Coming home from a weekend of camping in Indiana, last week, the genset sputtered out and we lost coach AC in 90+ degree heat and high humidity.
(The dash AC doesn't work)
I checked all the typical things... Had a full tank of fresh fuel so I knew it wasnt fuel level. I could get it to start, running very roughly, but once I put a load on it, she sputtered out and stalled again.
So we made the executive decision to continue on home (about an hour's drive time) and I would see what I could do once I got it home and had more tools with work with. Driving on the highway at 60-65 was bearable, but when we got into the last 5 miles from home, it was all stop & go traffic and no air movement except from the dash fans...
We get home, unloaded, cleaned up, and had lunch. Then, I decided I'd futz around with the genset. Still, I could get it to start, and it ran rough with no load on it. As soon as I turned the AC on..... putt putt putt putt.... <cough>
I had run the fuel system cleaner/seafoam in the tank prior to our trip, and could feel the genset and the chassis engine running smoother, as we drove, so I thought that things were looking up. Then this......
I shot carb cleaner, around the outside of the carb, tried to shoot some inside the air inlet to clean the throat while it was running...... it smoothed out, a little bit more..... Turned on the AC.... <sputter> NOPE!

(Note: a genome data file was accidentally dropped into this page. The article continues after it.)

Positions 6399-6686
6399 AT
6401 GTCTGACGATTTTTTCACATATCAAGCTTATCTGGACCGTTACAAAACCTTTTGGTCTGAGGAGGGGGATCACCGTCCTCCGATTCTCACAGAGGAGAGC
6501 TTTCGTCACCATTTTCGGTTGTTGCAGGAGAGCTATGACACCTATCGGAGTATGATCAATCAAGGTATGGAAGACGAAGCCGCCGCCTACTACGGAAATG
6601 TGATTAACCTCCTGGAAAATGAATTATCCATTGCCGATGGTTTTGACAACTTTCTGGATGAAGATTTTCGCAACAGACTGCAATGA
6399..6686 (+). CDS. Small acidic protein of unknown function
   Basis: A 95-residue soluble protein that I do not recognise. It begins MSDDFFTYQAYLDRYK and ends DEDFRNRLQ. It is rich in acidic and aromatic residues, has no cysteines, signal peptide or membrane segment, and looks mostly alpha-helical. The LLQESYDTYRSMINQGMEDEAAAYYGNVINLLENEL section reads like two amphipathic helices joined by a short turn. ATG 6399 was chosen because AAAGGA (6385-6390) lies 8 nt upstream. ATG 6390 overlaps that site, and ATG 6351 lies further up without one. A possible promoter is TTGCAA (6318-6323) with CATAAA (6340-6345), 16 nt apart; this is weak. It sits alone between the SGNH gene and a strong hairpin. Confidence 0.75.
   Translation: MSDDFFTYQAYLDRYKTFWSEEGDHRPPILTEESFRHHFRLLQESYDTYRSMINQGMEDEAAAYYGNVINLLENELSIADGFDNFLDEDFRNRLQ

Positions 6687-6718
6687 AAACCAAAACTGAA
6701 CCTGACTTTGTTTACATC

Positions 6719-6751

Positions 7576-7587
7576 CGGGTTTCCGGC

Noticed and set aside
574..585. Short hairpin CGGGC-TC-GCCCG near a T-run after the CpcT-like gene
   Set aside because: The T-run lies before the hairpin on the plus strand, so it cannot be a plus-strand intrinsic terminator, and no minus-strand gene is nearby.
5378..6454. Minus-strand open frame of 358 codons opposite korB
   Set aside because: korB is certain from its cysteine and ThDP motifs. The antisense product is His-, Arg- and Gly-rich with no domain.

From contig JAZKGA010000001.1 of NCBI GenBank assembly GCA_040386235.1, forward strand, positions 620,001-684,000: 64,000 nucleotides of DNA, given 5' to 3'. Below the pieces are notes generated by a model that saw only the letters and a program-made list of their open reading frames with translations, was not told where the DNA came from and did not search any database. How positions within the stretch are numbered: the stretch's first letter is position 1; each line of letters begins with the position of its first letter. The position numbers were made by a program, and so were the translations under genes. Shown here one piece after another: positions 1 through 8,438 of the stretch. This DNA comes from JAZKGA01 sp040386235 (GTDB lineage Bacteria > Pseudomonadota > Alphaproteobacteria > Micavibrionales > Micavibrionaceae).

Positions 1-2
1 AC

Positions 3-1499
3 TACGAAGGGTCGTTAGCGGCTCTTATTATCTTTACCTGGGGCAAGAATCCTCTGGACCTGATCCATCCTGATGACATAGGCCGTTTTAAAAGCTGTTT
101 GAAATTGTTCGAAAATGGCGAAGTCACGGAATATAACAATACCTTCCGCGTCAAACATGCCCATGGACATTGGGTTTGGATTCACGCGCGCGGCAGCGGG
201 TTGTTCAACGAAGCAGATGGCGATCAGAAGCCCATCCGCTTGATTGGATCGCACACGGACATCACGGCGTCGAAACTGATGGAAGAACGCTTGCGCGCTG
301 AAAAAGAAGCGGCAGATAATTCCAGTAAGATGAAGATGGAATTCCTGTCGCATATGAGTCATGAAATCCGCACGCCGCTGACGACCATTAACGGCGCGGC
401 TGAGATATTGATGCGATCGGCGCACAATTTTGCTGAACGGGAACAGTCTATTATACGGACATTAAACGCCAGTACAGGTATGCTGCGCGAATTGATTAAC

I took the MH back to storage without the genset operational, and took the week to think over the possible causes. When I took the airbox off the genny, the filter was dusty, but not what I would have considered to be unusable. But I thought, meh..... I'll replace the air & fuel filters and see where that gets me.... they were on the list of things that needed done anyway.
Yesterday, I got the MH from storage to pull numbers from the genset, to get the filters. The parts department had the fuel filter in stock, but not the air filter. I ordered the air filter and brought the fuel filter home and installed it and MAN, she runs like a brand new Genny!
First crank, she fired right up, ran strong, and when I kicked on the rooftop AC, she blipped for a half-second, but never missed a beat and kept right on running strong.
I know we all have different philosophies about how to fix things on our coaches, but starting with the simple stuff really does pay off.
A $15 dollar part solved my problem.
I was so chuffed that I bought a couple pounds of refrigerant for the Dash AC, and lo & behold... I'm getting some cool air out of those vents too!